The Cadillac CTS-V2 (2009 – 2014) fuel module does not have the capability to feed 72psi to the high pressure side. It is limited to 65psi due to the safety pressure relief valve built in to the module. Deatschwerks has a high pressure pressure relief valve to increase the system pressure (also available from VaporWorx/please call.)

For LT1 up to 750HP naturally aspirated, the Gen5/6 ZL1 pump will work well.

For stock LT4, the Gen5/6 ZL1 module will work well. It’s what came in the OEM application.

For higher output LT4 up to 750hp, the VaporWorx Super ZL1 fuel pump can be used. https://www.vaporworx.com/shop/product/gen5-camaro-zl1-super-fuel-module/

For stock LT5, the VaporWorx Super ZL1 fuel pump can be used. https://www.vaporworx.com/shop/product/gen5-camaro-zl1-super-fuel-module/

Adding more power (750hp+) or E85 to the LT4 and LT5 can become a problem. There is not off-the-shelf OEM fuel module that will meet the 750hp+ demand without a voltage booster. The suggested option in these cases is to use twin ZL1 fuel modules . This has shown to be an excellent system for street, autocross, and road course duties for up to 900hp E85.

So the question becomes, what to do for e85 and higher horsepower?

If a true fuel module, like the GM ZL1 is desired, then two options may be considered:

1) Twin fuel modules has shown to work well. However, the GM FSCM alone likely is not going to work. It will become overloaded. VaporWorx has a dual fuel module controller for these needs. This is especially true if E85 is used. E85 requires 30% more flowrate than gasoline.

2) A voltage booster. However, the input voltage to the GM FSCM is typically limited to approximately 16.5v or else the system will throw malfunction indicator codes. The VaporWorx fuel module controller can accept up to 22v with no issues. A rough estimate is that for every volt of change, there is a corresponding 15% change in pump performance up to approximately 18v.

Needed Small Parts for Installing the LT-Series of Engines

For each of the GM engine control systems, there are some parts that are needed for a complete installation when using the ZL1 module.

First, the kit does not come with the fuel module electrical plug. This plug is unique and does not fit anything else on the car except remote fuel level sensors.

The other is a way to adapt the fuel pressure sensor into the fuel line. VaporWorx has several option to make these swaps easier, available in our LT Engine Installation Parts section.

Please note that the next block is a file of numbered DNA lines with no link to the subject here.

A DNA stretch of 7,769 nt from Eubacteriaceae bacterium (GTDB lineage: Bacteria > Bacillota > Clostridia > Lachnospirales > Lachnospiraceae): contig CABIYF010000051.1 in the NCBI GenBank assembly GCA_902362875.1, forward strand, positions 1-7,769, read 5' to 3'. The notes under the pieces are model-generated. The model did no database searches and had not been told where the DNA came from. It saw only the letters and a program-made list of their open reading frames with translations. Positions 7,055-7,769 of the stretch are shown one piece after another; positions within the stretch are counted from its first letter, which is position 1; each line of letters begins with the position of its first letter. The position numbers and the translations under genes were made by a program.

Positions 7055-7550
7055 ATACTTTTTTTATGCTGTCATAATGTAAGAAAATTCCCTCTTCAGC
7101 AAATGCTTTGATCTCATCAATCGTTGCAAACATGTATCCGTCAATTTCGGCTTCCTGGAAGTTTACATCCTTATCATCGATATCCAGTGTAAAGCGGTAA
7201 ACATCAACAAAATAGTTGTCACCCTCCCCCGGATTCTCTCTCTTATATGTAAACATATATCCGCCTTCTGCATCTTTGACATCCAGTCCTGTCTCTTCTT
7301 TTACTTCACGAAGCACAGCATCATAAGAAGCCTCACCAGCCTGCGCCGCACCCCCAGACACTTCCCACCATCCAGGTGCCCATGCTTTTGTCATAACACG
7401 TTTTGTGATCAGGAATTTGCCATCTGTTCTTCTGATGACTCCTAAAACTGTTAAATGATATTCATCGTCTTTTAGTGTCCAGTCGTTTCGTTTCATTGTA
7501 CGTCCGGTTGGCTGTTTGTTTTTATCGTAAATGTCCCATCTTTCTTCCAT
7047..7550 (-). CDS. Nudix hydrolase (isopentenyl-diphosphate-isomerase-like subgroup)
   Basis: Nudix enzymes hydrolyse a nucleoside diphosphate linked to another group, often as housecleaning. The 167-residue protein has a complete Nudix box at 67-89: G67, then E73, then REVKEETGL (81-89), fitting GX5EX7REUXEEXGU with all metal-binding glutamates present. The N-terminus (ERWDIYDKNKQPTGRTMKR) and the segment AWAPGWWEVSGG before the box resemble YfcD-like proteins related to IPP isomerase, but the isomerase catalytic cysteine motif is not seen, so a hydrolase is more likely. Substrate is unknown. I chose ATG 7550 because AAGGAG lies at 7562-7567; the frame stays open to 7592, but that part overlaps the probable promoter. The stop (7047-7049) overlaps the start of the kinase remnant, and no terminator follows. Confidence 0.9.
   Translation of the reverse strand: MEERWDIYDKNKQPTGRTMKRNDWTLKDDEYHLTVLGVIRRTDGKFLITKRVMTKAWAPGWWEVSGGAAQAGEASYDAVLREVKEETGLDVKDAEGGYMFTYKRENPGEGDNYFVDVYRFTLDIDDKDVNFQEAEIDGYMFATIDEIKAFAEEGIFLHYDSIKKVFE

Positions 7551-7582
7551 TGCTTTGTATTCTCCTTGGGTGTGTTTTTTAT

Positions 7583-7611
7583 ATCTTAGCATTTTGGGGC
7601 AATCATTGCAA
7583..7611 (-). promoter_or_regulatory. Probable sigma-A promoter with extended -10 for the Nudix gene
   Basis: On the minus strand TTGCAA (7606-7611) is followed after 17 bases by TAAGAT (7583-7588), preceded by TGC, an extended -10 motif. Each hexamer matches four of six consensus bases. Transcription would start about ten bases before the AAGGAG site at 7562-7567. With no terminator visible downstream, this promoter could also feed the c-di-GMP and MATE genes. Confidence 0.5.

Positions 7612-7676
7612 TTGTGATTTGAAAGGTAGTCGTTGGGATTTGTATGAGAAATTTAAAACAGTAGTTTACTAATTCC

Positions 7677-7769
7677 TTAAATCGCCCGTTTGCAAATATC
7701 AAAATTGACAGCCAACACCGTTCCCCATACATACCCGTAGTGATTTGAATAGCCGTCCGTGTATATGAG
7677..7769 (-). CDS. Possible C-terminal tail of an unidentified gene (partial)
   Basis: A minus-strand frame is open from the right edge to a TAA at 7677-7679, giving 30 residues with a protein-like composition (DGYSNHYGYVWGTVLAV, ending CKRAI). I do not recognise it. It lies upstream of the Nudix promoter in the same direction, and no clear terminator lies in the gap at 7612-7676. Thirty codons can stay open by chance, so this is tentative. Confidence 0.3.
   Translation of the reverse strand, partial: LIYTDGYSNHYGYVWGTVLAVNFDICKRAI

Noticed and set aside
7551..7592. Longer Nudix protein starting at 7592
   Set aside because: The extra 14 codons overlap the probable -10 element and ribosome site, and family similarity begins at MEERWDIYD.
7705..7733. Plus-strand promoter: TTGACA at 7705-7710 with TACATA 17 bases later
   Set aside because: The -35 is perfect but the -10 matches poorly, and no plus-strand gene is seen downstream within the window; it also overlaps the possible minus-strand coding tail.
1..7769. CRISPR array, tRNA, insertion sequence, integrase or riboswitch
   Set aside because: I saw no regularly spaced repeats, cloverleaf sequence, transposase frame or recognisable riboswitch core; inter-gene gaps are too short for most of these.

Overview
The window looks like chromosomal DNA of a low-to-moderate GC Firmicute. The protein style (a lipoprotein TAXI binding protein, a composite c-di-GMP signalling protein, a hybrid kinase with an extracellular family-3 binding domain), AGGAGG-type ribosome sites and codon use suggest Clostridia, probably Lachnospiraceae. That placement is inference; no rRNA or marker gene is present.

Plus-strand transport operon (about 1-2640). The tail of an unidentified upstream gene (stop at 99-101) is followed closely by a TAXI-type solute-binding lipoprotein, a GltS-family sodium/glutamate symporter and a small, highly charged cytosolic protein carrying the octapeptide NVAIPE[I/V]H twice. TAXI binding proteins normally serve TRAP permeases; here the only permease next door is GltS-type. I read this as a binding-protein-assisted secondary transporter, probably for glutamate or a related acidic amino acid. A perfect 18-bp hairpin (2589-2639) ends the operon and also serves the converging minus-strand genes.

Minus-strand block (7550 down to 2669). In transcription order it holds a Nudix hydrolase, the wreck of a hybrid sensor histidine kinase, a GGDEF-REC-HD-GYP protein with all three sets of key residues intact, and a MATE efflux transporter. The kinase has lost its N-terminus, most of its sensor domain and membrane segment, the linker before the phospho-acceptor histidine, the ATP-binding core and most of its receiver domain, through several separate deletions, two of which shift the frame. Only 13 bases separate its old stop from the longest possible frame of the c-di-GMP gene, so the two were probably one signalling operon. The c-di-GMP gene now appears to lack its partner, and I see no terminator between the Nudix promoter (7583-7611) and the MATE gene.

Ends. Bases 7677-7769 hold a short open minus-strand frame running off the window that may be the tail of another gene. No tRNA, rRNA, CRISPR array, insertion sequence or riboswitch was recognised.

What About a Tank For My Restomod/Pro-Touring/Cruiser/Driver?

The GM ZL1 fuel module is, putting it lightly, worlds better from an overall fuel delivery standpoint than anything else in the aftermarket. It is highly recommended to use it whenever possible, even if a custom tank is needed. The satisfaction of purchasing an inexpensive tank and pump layout/design is quickly lost once failures begin to occur. These pump modules and control systems are far more expensive than a simple return regulator. These parts made it past the most difficult phase of every part put on a car: The bean counters. To make it past this brutal team means the parts earned their way on to the car, and for good reason.

There are many companies that offer tanks that can support the GM ZL1 fuel pump module as well as other manufacturers products:

Rock Valley Antique Auto Parts: RVAAP can build custom tanks for any car, and are well known as the supplier to Roadster Shop and Detroit Speed: https://www.rockvalleyantiqueautoparts.com/index.htm

Rick’s Tanks: Rick’s makes show-quality tanks for just about anything. They also have a low-cost line of stamped steel tanks than can accept the ZL1 fuel module for some popular musclecar era GM chassis. Call them for availability. https://rickstanks.com/

Want to tackle a tank yourself? You’ll need this part (installation guide near the bottom of the page for each ring type): https://www.vaporworx.com/shop/products/fuel-module-mounting-rings-weld-in/

Next Steps: LT-Series Engines

Need an LT4/LT5 Controller?

Installing an LT Engine?